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Songs About Queens

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by Steven G (subscribe)
Too much tertiary education... Former performer/wrestler, teacher, scientist; Published author & Father... Want to be a writer if I grow up...
Published June 4th 2022
All queens deserve to have music
As I type this, England (and, I guess, the extended Commonwealth) is celebrating the Platinum Jubilee of Queen Elizabeth II – 70 years on the throne.

So, in my own strange way, let's celebrate this with songs about Queens!
queen, music, song
Image by WikiImages from Pixabay


That's reasonably simple, right? Well, yes. But I am not going to include the Sex Pistols' hit 'God Save The Queen' because, as much as I like it, I feel it would be a touch disrespectful here. I have also excluded some other good tracks for the same reason (sorry, The Who and David Bowie).

So, with that in mind, here are songs about queens, though not necessarily the Queen of England. Normal rules – 'Queen' in the title, I need to like it, and one song per artist (with one exception). And, again, all of these are from my music collection, so there is a good chance I have missed some, especially country songs. I have not included any classical music, either. Oh, and these are songs about Queen, not by Queen.

Songs about Queens!


'Queen of the Hop' by Bobby Darin (1959)

Standard 1950s pop-rock song, a bit of harmless fun, about a girl who loves to dance. Things were so much simpler back in those days.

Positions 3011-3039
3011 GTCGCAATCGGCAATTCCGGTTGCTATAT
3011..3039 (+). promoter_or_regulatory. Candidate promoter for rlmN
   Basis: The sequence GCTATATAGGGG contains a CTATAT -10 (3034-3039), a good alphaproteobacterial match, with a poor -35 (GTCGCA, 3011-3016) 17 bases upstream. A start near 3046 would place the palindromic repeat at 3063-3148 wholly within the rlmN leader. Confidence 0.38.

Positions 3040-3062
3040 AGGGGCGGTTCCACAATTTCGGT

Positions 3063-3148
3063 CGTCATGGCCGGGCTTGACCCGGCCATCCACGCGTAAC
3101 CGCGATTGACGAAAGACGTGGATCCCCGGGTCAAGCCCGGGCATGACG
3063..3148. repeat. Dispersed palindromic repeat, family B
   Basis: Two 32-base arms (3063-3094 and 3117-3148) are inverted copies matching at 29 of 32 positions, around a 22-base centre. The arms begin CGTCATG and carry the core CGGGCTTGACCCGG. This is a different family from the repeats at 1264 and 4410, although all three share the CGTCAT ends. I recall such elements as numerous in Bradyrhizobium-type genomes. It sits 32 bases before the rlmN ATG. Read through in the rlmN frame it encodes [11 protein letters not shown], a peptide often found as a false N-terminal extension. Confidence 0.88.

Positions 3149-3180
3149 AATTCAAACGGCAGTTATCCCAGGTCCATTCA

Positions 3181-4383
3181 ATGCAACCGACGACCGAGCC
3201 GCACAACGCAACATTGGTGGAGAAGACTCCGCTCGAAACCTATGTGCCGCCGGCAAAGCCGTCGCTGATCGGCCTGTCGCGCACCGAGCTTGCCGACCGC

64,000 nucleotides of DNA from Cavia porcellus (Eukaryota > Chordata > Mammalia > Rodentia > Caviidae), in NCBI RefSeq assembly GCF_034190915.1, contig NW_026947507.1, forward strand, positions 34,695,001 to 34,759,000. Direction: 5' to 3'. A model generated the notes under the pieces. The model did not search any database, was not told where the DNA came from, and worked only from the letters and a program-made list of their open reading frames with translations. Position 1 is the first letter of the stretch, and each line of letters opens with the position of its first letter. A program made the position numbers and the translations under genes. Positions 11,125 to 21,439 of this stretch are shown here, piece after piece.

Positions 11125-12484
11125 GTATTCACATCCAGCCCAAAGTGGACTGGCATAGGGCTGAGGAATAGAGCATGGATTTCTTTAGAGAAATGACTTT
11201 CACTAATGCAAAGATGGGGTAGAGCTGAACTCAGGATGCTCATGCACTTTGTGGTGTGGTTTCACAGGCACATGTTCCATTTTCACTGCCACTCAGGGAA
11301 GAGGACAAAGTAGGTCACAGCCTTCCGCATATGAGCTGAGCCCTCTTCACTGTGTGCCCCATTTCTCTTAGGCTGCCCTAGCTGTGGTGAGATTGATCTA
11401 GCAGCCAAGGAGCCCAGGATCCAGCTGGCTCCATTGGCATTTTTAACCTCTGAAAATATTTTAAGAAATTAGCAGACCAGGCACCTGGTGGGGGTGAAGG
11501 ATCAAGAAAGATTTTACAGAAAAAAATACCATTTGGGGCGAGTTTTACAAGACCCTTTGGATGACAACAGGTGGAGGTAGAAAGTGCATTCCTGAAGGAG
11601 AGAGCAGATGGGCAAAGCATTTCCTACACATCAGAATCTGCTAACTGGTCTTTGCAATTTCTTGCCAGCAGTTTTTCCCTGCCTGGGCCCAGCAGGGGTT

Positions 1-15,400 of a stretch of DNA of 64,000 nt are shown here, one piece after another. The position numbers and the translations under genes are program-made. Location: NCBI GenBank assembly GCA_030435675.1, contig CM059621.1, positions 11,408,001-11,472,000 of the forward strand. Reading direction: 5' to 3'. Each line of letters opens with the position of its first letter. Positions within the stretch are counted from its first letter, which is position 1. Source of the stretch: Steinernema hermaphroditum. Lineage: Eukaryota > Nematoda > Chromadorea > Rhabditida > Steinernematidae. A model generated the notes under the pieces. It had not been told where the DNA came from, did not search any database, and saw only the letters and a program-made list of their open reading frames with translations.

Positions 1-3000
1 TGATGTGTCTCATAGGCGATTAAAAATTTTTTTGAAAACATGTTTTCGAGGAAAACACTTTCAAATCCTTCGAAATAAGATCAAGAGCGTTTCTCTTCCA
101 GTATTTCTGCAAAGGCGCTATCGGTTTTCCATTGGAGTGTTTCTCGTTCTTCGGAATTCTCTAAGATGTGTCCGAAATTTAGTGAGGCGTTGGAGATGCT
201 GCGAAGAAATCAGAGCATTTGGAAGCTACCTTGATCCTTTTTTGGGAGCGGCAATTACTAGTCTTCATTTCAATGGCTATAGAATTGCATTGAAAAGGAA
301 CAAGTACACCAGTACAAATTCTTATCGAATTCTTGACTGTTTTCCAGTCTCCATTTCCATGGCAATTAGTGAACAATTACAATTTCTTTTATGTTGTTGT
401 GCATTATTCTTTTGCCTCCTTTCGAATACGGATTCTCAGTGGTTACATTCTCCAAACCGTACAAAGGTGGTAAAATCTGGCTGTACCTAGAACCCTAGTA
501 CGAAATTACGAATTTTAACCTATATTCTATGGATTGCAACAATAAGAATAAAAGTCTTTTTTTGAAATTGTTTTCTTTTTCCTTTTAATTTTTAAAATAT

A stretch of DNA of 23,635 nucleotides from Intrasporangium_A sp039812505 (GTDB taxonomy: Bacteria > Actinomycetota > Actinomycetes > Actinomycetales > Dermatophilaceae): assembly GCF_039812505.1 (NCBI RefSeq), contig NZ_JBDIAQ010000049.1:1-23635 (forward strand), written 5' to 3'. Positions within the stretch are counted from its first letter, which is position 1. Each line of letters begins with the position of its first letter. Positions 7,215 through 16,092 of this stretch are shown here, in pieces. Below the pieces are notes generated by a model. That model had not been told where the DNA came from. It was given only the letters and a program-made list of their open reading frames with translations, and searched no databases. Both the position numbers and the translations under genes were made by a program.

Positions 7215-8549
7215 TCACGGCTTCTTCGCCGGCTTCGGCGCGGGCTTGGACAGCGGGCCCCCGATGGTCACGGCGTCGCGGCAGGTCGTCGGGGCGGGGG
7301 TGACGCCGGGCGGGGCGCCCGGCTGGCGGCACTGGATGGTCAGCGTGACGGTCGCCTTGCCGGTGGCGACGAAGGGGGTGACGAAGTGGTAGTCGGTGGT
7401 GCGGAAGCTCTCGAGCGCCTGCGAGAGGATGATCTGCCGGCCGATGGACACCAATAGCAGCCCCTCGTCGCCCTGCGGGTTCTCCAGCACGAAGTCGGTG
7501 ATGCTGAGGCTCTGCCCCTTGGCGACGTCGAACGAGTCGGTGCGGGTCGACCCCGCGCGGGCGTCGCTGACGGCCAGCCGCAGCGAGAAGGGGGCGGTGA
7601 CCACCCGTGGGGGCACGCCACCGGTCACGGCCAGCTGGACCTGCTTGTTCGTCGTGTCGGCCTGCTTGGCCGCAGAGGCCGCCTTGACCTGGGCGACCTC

'Queen Jane Approximately' by Bob Dylan (1965)

While not a personal favourite Bob Dylan song, it is still a rather good one, and one I was introduced to through a cover (as is normal with Dylan songs, I have learnt). Some strong lyrics here.


'The Witch Queen of New Orleans' by Redbone (1971)

A song about a Queen with magic powers, this has been covered numerous times, but there is something about the original with that chunky guitar playing that does it for me.


'Killer Queen' by Queen (1974)

One of Queen's better known early songs has an interesting musical style and is one of those that is so easy to sing along to. While not a personal favourite, it is still really good.


'Surfer Queen' by The First Class (1974)

The First Class were known for the song 'Beach Baby' and… that was it. It was one of many studio bands fronted by Tony Burrows in the early 70s, and on their album was this track which I quite like. But the throw-back surf music was done with their first single, and so it remained an album cut.


'The Queen of 1964' by Neil Sedaka (1975)

Reminiscing about a girl who danced in the 60s (maybe Darin's 'Queen Of The Hop'?) and how her life has not gone that well. And yet, presented in a boppy manner. Odd, but good.


'Skateboard Queen' by Fat Bubbles (1975)

One of those weird genuine one-hit wonders who released a song that was sort of big, and then they disappeared. I did research and could find nothing about them. Oh well – the song is still a bit of harmless pop fun.


'God Save The Queen' by Queen (1975)

And here is why I have an exception, because this Brian May rendition of the catch-all Commonwealth National Anthem is too good to leave out.


'Dancing Queen' by Abba (1976)